The best movies to watch on Hulu (August 2022)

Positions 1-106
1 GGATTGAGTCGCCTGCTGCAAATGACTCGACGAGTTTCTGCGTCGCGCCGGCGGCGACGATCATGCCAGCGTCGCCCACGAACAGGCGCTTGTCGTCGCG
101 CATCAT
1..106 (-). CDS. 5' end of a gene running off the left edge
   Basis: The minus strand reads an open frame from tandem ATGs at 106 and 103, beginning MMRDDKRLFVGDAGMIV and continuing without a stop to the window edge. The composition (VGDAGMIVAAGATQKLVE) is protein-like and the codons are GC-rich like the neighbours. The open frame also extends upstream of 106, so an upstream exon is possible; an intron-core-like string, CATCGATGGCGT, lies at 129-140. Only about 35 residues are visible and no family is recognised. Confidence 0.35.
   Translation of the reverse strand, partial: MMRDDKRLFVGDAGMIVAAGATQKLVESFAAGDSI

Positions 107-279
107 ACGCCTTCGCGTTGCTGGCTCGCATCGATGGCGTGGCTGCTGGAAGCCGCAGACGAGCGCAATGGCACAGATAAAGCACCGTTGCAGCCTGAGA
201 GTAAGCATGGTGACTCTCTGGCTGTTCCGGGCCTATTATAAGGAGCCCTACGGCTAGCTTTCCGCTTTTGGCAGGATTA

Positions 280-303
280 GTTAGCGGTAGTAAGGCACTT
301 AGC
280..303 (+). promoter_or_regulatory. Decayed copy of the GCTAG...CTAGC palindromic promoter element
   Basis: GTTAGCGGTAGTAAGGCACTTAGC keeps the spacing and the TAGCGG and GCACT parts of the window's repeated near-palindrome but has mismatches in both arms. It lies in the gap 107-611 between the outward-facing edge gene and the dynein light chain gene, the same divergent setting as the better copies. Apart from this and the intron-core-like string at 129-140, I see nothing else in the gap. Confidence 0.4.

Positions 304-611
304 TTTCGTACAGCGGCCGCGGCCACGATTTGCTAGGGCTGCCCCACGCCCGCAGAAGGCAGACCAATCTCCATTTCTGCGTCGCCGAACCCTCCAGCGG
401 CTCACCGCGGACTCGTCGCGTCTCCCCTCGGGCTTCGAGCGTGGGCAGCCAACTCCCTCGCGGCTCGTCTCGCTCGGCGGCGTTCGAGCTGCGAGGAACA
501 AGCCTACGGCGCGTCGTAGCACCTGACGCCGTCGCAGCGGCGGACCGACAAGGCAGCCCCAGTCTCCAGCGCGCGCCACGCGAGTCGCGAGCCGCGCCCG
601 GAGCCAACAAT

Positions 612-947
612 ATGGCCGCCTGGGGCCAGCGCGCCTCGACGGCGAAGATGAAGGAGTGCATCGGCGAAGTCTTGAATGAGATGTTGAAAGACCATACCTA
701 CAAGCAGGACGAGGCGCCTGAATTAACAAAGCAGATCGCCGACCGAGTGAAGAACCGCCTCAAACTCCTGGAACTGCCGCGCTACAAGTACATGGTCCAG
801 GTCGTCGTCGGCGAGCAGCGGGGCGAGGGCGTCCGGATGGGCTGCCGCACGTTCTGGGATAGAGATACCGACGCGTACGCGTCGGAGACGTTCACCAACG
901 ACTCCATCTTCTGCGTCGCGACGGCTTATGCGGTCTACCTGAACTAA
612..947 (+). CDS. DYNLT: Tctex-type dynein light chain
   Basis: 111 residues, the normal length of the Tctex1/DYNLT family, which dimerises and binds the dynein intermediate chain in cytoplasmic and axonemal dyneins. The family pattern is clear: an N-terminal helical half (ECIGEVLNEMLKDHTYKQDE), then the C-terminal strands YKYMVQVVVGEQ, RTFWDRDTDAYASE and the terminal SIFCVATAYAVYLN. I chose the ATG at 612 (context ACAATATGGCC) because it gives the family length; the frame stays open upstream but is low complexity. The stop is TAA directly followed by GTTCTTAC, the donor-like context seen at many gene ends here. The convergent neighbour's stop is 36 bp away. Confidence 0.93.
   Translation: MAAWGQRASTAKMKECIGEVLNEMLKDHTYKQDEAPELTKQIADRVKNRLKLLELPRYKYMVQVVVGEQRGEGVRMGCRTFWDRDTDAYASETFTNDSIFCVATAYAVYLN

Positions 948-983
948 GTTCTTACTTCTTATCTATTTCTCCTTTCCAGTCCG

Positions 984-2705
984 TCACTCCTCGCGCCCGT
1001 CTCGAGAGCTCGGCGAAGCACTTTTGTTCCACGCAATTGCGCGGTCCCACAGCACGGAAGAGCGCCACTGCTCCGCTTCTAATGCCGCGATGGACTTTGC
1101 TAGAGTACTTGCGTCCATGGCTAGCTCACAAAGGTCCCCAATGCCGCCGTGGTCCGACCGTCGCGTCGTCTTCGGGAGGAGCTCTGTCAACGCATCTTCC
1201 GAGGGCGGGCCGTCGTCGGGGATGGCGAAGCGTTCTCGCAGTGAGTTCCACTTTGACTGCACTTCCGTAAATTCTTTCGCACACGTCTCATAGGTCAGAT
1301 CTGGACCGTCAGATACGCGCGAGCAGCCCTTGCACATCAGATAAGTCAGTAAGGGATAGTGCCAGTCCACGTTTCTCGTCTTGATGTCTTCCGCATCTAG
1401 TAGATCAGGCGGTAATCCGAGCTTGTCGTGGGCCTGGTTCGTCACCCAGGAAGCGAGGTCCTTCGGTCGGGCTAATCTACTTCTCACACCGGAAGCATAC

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There is a scene at the beginning Luce, a gripping psychodrama about race and preconceptions, as tense as any thriller, and all that really comes down to two people talking in a classroom, their deceptively polite conversation turning into passive-aggressive antagonism . One of the two is the title character, a beaming A student played by Kelvin Harrison Jr. The other is his government and history teacher, Mrs. Wilson (Octavia Spencer), the only teacher at their Virginia high school who ever seems challenge the star athlete, debate club champion and soon-to-be valedictorian — though she too sees him as a “high school role model,” a black kid who rose to the top of the class. Harrison perfectly captures the poise and charisma of an academic golden kid, the kind who knows exactly how to talk to adults, projecting sincerity and gratitude with just a touch of good humor, so as not to come off an overachiever. unlovable, like Tracy Flick. . But the actor also lets us see, early and often, how that friendliness is a sort of facade: a whole fabricated personality that Luce can turn on or off. And as Ms. Wilson carefully interrogates the promising student about an assignment he has given that has raised some red flags for her, her mask of ingratitude slips off, just long enough for him to emit what sounds an awful lot like a veiled threat. It’s a remarkable and chilling performance: from Harrison, yes, but also from his character, playing code-switching mind games with his teacher. [A.A. Dowd]

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